What to do when grandparents slip grandchildren money?
“It’s nice to still be needed!” says a grandmother. The grandfather adds with a friendly nod: “The children should have what we were denied back then.” Grandparents and grandchildren share a special bond. For the grandparents it is a nice feeling to do something good for their grandchildren and to be able to enjoy them with the necessary distance. For the grandchildren, grandma and grandpa are also people of respect, but they are usually much more relaxed and laid-back than their own parents. A good cross-generational mix, but one that certainly harbors conflicts. Such as constant gifts of money that upset the children’s parents. They see the upbringing of their children and the associated goals at risk.
It is not uncommon and widespread for grandparents to support children and grandchildren financially. The often economically secure grandparents are happy to give in old age and not only help as babysitters or chauffeurs, but also with financial injections for the family. It becomes difficult for the parents whose children constantly receive money from their grandparents. That is, when far more than the usual cash gifts are given for public holidays such as a birthday or the start of school.
Does handing over money endanger education?
Parents attach great importance to educating their children to handle money responsibly. This includes a regular, tightly limited financial budget for the children – i.e. the weekly pocket money , usually from the start of school. If the children now receive money separately from the grandparents at regular intervals, it becomes increasingly difficult for the legal guardians. They now have to convey to their children that money has value and that it will not always flow easily in life from a source of money – in this case from the grandparents.
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How should parents deal with this?
The only way to get the problem under control is to have an open conversation with the grandparents. Explain your goals and parenting methods and ask for support. If the grandparents don’t agree to this, suggest that the grandparents pay monthly for the children pay a certain amount into an account in order to later financially support their driver’s license, studies or training. If this also falls on deaf ears, you can still talk to your child. Do not cancel his pocket money because of this, your son or daughter cannot be held responsible for the grandparents’ misconduct. Ask them to tell you honestly when grandma and grandpa gave them money again and encourage your child to save. This means that the money should go into the piggy bank or into the care of the parents and thus to a bank. Explain to your child that they would like to have a larger gift later and that this money will make their wish come true. By quickly spending the funds given, this is pointlessly wasted on unnecessary little things and sweets.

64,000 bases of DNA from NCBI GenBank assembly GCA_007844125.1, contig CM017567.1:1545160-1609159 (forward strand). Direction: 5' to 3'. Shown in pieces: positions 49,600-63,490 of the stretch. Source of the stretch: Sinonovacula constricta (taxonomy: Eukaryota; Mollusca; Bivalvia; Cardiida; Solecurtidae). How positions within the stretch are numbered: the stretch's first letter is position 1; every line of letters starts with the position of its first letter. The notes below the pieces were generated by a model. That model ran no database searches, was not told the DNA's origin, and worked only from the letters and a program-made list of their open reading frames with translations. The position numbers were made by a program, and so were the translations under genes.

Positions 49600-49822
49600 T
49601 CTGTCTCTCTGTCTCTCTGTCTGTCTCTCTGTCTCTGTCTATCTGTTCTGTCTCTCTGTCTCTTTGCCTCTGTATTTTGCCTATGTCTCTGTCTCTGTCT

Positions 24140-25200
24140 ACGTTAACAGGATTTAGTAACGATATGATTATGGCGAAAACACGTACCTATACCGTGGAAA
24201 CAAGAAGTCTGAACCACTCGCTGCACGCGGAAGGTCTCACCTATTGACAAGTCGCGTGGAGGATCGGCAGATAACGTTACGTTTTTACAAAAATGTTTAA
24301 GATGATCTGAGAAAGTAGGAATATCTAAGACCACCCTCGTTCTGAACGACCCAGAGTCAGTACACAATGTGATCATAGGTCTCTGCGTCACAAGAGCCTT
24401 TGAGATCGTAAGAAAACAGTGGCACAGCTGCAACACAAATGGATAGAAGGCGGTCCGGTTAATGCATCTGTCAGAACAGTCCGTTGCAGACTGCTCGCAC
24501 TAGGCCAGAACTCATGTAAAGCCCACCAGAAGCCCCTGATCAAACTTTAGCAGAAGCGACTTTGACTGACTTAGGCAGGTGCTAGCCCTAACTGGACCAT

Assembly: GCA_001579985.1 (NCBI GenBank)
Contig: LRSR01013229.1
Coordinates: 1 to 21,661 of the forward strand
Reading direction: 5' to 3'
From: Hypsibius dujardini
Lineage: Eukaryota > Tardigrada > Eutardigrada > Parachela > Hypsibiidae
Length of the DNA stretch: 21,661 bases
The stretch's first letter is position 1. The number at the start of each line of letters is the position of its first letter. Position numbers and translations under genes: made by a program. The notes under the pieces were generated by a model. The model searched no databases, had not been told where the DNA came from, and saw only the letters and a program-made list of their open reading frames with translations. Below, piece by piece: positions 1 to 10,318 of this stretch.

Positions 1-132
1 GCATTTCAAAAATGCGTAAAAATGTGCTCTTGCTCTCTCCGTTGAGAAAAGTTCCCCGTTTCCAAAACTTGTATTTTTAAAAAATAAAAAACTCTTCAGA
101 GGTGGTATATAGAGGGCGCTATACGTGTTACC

How do you explain to children that they should save the money given to them?
If your child is too young to know the term account or bank, explain the situation to them. For a small child, the money given is simply gone. It cannot yet visualize what an account is. Feel free to argue with the interest, so that the money “multiplies” there. Don’t be afraid to convey to your child the value of the money given. Your parents have to work so many hours for this amount, or you would have to save your pocket money for so many weeks to get this sum. If the grandparents don’t want to do without constantly giving their grandchildren money, there is still another option. Let your child “work” with grandma and grandpa to give at least a little something in return, for example as a helper with gardening or for shopping in the supermarket. If the sums are too high, everyday things such as clothing and school supplies can also be financed with the money. Although you no longer provide your child with a tightly limited budget, you expand the scope of his or her self-organized duties – of course appropriate to the respective age. So it still learns to keep house. All in all, as parents, you also set an example for your children to live a certain lifestyle. Trust your upbringing. expand the framework of his self-organized duties – of course appropriate to the respective age. So it still learns to keep house. All in all, as parents, you also set an example for your children to live a certain lifestyle. Trust your upbringing. expand the framework of his self-organized duties – of course appropriate to the respective age. So it still learns to keep house. All in all, as parents, you also set an example for your children to live a certain lifestyle. Trust your upbringing.
Grandchildren are very grateful for the financial support of their grandparents from a certain age at the latest, because as a teenager you are always short of money. And even if the grandparents are happy to give it and wish that their grandchildren should have it better than they do: You should not lose sight of the well-being of your grandson and think back to whether you as parents do the same with your own children handled or rather not. The future responsible use of money by their grandson also depends on them.